"That doesn't concern us," Alex told him softly, feeling pity now instead of fury.
"Maybe it should!" Ryder's voice rose slightly in pitch. He stood to face the larger man. “Like you, he thought if he sat around on his backside, then no-one would bother him, upset his simple little life. But things change. One of these days, you might just have to fight for your little plot of dirt. I hope you’re man enough to get involved then, you…!
Alex lashed out striking the youth across the face. The slap stopped Ryder mid-sentence and he realised that he’d insulted the farmer. His hand went to hold his stinging cheek.
The noise brought Mhari running. “That’s enough!” she barked at them both.
Alex turned away, ashamed he’s lost his temper; sorry he’s struck the youth.
Mhari turned to the hurt boy. “Ryder, perhaps you should go and rest. Calm yourself down.”
Stiffly, he turned from them, Alex reached out to help him, but Ryder shrugged him off. “Don’t touch me! “ He held his side as he limped from the room.
Deeply concerned, Mhari watched him leave before turning to her husband. "I think we should talk.”
* * *
Tamara stood listening just within her open bedroom door. She caught her breath at the loud sharp crack of flesh striking flesh, knowing her father’s fragile temper had snapped. The shouting abruptly ceased and the voices were low. She heard the kitchen door open and close and a muffled thud as something landed on the hall floor. She peeked around her door and saw Ryder lying on the floor clutching his side and hissing in pain.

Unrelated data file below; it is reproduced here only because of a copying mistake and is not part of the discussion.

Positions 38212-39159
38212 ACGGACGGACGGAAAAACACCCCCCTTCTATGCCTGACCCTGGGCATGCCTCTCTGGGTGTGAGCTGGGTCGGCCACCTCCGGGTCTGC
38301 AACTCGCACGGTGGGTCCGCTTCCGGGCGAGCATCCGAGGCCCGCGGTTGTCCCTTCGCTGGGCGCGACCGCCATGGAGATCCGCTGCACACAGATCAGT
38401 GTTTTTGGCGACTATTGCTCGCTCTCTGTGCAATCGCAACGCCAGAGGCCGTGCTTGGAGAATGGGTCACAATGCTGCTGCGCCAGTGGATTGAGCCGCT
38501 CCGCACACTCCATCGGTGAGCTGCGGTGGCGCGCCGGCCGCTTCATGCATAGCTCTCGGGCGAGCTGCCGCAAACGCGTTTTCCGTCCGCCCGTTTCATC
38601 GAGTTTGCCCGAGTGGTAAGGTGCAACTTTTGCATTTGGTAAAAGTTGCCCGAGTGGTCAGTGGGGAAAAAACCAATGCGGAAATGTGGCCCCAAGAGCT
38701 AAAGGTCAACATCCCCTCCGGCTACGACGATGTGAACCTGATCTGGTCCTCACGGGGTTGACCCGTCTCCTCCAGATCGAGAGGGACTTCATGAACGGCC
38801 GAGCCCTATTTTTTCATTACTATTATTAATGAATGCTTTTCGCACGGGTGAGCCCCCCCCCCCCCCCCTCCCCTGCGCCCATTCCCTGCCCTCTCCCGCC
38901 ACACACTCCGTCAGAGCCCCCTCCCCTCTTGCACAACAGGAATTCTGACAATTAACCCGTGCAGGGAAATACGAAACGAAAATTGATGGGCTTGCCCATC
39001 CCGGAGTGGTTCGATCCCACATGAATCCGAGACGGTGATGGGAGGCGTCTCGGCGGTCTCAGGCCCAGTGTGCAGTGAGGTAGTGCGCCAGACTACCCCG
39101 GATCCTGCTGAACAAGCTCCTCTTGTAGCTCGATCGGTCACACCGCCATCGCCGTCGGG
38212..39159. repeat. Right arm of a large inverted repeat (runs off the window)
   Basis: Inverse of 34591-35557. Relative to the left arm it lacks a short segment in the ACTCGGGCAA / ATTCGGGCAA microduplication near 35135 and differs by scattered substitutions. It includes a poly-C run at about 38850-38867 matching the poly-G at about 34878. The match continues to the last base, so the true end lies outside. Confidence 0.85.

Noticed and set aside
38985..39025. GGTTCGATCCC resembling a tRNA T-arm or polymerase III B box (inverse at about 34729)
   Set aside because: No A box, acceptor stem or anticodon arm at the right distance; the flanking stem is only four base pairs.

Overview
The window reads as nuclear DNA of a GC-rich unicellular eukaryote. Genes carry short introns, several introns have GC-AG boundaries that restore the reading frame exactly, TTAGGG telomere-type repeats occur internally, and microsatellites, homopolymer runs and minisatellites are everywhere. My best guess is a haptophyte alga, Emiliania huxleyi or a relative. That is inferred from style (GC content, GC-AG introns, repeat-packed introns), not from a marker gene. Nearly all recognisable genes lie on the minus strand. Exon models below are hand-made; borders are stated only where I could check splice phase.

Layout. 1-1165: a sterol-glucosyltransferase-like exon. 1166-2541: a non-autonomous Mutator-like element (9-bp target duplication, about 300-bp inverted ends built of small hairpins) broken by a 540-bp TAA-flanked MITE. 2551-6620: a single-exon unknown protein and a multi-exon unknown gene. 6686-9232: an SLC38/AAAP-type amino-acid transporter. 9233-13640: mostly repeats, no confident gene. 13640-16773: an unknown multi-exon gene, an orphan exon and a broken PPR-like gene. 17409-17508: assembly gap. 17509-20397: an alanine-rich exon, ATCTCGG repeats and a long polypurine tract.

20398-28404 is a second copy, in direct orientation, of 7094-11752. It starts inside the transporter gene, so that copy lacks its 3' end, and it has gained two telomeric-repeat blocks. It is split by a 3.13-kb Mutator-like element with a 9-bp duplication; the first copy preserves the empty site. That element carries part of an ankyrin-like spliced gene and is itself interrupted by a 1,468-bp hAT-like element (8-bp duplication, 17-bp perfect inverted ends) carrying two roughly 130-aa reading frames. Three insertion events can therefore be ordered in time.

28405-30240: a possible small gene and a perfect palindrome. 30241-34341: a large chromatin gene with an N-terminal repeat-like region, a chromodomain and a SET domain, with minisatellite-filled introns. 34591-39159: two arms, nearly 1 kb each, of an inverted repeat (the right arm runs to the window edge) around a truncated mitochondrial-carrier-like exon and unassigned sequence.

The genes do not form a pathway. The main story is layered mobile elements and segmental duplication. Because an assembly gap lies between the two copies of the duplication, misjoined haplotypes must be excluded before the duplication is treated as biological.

As she went to his aid he tried to get up by himself, determined to go it alone, not want to lose face in front of her.
"Are you okay?" she asked, bending down to help him.
"I can manage," he answered her through gritted teeth. "Leave me alone."
Not listening to him, she slid her arm through his and helped him to his feet and through to his room. There she sat him on the bed and closed the door behind them. “Are you sure you’re all right?”
"Never felt better." Angry sarcasm tinged his words.
She smiled at his "hurt little boy" look. "If Mom could see you now, you wouldn't get to work on that speeder tomorrow.”
"Yeah? Well, your mother's got no authority over me."
The belittlement of her mother sparked Tamara's own anger. "Who do you think has done everything for you? Show a little gratitude."